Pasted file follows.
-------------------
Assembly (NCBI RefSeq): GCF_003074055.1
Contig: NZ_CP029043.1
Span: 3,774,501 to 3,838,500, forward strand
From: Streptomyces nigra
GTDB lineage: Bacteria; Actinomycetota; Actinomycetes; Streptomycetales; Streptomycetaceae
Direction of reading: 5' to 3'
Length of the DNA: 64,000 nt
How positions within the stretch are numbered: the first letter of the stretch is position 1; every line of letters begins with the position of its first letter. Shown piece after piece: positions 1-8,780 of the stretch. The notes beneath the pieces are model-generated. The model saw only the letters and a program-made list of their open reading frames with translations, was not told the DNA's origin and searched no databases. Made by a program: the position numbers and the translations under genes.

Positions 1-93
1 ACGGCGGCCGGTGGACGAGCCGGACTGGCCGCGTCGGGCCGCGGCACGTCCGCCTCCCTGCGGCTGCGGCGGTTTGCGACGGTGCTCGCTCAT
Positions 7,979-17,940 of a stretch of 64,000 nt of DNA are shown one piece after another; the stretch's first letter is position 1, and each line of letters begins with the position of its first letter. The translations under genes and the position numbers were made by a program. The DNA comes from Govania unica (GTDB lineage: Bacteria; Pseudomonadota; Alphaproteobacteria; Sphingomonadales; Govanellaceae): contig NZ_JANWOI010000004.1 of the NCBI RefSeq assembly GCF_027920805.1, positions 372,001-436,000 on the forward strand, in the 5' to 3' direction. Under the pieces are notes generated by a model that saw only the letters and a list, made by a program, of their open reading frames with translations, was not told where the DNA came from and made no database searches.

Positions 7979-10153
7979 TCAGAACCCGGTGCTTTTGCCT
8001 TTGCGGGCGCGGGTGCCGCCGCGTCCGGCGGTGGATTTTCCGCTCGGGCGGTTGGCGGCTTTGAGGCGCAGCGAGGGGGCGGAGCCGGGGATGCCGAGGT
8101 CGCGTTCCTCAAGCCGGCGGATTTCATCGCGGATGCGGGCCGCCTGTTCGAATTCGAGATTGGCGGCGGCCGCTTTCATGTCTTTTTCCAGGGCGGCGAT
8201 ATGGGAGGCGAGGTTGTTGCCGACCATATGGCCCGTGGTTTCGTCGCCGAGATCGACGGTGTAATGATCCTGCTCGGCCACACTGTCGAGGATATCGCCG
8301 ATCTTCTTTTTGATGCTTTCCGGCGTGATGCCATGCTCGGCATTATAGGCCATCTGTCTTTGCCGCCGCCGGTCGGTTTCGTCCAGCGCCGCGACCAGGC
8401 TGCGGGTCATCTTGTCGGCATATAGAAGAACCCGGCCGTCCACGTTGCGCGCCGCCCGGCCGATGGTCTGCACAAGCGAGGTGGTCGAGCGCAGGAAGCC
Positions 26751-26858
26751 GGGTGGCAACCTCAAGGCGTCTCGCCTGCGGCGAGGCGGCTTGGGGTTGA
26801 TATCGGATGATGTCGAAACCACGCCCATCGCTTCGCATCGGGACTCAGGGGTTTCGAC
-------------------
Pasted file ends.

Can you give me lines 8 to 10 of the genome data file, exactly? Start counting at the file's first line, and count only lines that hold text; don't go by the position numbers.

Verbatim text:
How positions within the stretch are numbered: the first letter of the stretch is position 1; every line of letters begins with the position of its first letter. Shown piece after piece: positions 1-8,780 of the stretch. The notes beneath the pieces are model-generated. The model saw only the letters and a program-made list of their open reading frames with translations, was not told the DNA's origin and searched no databases. Made by a program: the position numbers and the translations under genes.

Positions 1-93
1 ACGGCGGCCGGTGGACGAGCCGGACTGGCCGCGTCGGGCCGCGGCACGTCCGCCTCCCTGCGGCTGCGGCGGTTTGCGACGGTGCTCGCTCAT